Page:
Slide1

Cracked Tooth Syndrome

Cracked Tooth Syndrome is a common problem. Unfortunately, unlike teeth with obvious fractures, teeth with cracked tooth syndrome usually have fractures that are difficult to see on X-rays or with the naked eye. Sometimes the fracture is below the gum line, making it even more difficult to identify. Cracked tooth syndrome more often occurs in molars, usually lower molars, which absorb most of the forces of chewing. People who grind or clench their teeth may be more susceptible to cracked tooth syndrome because of the constant forces put on their teeth. Teeth with large fillings or teeth that have undergone root canal treatment are weaker than other teeth and more likely to crack.

The first symptom of a cracked tooth is often intermittent pain in the tooth when you bite or chew. The tooth may be painful only when you eat certain foods or when you bite in a specific way. It may be worse when you eat sugary foods as the sugar leaks into the tooth crack causing pain. You will not feel a constant ache, as you would if you had a cavity or abscess, but the tooth may be more sensitive to cold temperatures. Many people with cracked tooth syndrome have symptoms for months, but it is often difficult to diagnose because the symptoms are not consistent.

To make the diagnosis we will start with a thorough examination of your mouth and teeth, focusing on the tooth in question. We also may take X-rays, although X-rays often do not show the crack. We may use special instruments to test the tooth for fractures. One instrument looks like a toothbrush without bristles that fits over one part of the tooth at a time as you bite down. If you feel pain, the cusp being tested most likely has a crack affecting it. Treatment depends on where the crack is, how deep it is and how large it is.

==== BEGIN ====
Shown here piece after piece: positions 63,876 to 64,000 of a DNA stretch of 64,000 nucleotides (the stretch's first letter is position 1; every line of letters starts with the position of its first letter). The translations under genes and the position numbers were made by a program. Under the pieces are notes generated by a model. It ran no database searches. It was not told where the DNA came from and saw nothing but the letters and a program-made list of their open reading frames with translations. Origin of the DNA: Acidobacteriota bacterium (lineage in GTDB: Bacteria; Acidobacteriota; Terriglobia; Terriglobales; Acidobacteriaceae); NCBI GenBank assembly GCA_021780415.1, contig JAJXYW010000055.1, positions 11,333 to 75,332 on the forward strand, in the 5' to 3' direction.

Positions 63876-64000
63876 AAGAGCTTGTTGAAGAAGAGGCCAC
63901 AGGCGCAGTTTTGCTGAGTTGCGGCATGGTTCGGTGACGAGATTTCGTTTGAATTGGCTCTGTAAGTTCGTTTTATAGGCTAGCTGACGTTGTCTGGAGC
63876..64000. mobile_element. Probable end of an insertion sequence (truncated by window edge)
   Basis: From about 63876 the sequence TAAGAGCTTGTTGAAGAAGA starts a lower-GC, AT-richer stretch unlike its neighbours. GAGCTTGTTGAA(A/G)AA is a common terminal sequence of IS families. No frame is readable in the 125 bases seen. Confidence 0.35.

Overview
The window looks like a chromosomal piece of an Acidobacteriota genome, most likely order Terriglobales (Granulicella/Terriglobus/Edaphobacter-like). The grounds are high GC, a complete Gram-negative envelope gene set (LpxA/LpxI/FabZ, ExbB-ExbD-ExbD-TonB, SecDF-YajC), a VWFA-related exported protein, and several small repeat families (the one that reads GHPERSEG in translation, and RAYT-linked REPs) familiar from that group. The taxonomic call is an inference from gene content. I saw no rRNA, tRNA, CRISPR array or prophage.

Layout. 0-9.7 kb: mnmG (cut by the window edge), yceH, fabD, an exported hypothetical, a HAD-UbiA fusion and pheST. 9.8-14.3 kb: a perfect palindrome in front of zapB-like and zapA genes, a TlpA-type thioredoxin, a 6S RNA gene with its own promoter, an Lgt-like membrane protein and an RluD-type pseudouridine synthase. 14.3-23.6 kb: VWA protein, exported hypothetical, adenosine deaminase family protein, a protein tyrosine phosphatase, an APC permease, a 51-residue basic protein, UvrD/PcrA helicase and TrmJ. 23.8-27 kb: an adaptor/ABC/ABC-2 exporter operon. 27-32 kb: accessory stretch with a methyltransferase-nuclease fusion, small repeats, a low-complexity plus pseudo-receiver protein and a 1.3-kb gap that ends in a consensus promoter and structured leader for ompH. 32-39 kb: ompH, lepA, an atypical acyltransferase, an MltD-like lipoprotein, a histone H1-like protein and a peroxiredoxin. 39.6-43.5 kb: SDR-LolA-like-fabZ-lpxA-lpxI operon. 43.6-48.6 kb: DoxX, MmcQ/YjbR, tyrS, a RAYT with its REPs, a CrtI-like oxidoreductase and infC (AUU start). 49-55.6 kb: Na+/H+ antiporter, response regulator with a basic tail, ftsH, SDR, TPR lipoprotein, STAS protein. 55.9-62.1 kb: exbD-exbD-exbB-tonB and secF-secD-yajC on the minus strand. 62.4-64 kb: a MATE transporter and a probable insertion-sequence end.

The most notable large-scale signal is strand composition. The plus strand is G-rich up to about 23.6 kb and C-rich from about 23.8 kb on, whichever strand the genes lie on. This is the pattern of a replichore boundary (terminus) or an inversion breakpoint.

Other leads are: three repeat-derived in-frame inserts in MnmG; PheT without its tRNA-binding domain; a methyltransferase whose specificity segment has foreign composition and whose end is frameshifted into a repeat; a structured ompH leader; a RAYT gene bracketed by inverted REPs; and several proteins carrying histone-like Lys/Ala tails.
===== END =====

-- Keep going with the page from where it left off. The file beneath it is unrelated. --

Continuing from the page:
Sometimes a crack affects one or more cusps of a tooth. These are the highest points of the tooth. In this case, the tooth may be fixed with a crown. Some cracks affect the pulp: the centre of the tooth, where the nerves and blood vessels are. In that case, the tooth will need root canal treatment. About 20% of teeth with cracked tooth syndrome will need root canals. After a root canal, the tooth will no longer be sensitive to temperature, but it still will respond to pressure. If you felt pain before the root canal, you may still feel some pain afterward. It probably will not be as intense or as frequent, but it may still occur.

In some cases, the tooth may need to be removed. Some cracks affect the root of the tooth in the jaw. There's no way to fix this type of crack. If your tooth is removed, you can have it replaced with an implant or a bridge.

People with one cracked tooth are more likely to have others, either at the same time or in the future. We can make an occlusal splint/ night guard for you, to prevent you from grinding or clenching your teeth. This will reduce the chances of you cracking another tooth. An occlusal splint is usually worn while sleeping. It also can be worn at other times if clenching or grinding happens during waking hours as well.